Scenes of Privation out of Charles Dickens Haunt Us Today

christmas_carol

WASHINGTON — Donald Lambro writes:   In Charles Dickens’ “A Christmas Carol,” there is a heart-wrenching scene of the struggling Cratchit family’s meager meal that included a small goose and a tiny plum pudding.

The family is barely scraping by on the minuscule wages paid by the miserly Ebenezer Scrooge. Dickens describes “one small atom of a bone upon the dish” that remained on the table, followed by a “speckled cannon-ball” of blazing pudding with a sprig of holly stuck on top that ended the skimpy Christmas Eve dinner.

“But nobody said or thought it was at all a small pudding for a large family. It would have been flat heresy to do so,” Dickens observes.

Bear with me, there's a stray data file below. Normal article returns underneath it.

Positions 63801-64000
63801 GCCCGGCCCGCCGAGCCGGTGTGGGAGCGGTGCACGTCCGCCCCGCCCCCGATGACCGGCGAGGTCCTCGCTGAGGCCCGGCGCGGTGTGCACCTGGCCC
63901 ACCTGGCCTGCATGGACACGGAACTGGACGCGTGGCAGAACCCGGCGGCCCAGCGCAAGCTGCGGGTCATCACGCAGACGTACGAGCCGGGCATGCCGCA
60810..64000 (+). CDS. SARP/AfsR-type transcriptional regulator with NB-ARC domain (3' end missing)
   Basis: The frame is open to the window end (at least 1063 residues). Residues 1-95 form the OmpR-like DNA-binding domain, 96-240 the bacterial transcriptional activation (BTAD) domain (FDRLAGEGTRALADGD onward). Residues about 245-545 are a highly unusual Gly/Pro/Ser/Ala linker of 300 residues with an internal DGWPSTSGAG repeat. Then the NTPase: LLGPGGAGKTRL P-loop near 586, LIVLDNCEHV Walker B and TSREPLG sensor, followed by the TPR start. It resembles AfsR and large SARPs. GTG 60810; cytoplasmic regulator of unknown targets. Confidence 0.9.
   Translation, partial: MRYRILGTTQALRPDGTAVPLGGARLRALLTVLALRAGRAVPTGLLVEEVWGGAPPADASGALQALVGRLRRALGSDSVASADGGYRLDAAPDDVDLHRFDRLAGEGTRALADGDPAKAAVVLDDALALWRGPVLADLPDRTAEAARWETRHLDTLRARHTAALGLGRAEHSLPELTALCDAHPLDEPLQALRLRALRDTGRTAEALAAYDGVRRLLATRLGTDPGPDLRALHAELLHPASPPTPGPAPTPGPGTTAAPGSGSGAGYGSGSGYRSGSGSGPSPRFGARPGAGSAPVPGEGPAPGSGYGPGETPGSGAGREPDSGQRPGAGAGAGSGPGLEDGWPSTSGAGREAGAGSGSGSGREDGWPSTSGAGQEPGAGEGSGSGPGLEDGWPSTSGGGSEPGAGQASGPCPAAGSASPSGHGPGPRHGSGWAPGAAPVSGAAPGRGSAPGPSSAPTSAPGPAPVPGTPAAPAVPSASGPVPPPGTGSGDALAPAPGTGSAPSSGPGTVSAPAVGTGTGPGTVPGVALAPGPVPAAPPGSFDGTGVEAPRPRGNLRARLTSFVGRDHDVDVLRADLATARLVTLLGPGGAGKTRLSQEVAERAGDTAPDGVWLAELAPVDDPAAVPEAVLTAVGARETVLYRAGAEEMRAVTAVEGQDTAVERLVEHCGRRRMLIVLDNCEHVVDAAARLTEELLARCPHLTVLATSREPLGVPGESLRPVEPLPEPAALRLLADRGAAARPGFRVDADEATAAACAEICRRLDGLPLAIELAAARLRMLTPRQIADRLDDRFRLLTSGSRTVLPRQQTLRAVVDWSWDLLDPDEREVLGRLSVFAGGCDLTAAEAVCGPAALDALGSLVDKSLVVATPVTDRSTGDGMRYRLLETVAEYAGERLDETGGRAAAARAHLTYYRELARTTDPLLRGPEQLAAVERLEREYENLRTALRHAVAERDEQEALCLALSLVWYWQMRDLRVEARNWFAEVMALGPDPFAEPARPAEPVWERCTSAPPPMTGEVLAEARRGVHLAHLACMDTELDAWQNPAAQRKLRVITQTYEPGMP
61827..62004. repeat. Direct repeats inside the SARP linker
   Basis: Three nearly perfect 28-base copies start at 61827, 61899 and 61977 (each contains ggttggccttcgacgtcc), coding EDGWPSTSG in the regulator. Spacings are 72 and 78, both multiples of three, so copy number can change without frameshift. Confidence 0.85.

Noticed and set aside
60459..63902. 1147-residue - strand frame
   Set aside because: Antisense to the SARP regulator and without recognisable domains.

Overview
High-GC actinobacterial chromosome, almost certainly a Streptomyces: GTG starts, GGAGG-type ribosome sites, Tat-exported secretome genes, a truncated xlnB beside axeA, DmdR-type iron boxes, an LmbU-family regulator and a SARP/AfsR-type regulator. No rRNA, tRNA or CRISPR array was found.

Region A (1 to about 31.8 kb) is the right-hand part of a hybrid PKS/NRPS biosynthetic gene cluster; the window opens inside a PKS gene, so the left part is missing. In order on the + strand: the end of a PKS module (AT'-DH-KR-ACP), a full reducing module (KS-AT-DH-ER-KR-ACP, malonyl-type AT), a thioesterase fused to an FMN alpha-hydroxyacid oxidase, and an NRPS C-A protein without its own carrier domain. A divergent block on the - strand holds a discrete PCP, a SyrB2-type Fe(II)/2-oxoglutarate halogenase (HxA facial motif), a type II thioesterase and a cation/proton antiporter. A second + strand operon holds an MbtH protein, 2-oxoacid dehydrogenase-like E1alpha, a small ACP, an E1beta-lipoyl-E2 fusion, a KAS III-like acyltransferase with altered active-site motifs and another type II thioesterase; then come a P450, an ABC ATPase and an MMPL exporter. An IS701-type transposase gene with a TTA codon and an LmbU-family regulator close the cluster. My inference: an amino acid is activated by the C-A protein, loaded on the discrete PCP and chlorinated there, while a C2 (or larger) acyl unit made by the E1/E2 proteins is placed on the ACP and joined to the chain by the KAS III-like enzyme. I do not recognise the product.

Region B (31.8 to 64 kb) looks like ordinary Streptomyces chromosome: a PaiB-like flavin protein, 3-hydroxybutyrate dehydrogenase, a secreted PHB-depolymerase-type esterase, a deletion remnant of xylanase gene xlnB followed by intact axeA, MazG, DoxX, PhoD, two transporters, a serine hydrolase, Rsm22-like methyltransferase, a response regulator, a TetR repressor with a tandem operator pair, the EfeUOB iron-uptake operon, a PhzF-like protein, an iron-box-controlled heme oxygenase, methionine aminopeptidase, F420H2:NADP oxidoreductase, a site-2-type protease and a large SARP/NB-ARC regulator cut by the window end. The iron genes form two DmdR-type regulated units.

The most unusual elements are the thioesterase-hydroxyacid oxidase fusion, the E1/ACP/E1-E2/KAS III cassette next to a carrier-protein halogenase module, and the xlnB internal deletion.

Such was the daily life of want and hunger among the poor population in 18th-century London. With so many mouths to feed, Mrs. Cratchit managed to stretch what little they had to eat with a few potatoes and some applesauce.

Here in the world’s wealthiest country, some may think that such bleak circumstances are long since past or very rare. But they’re not. Millions of our fellow citizens are still struggling to feed themselves and their families.

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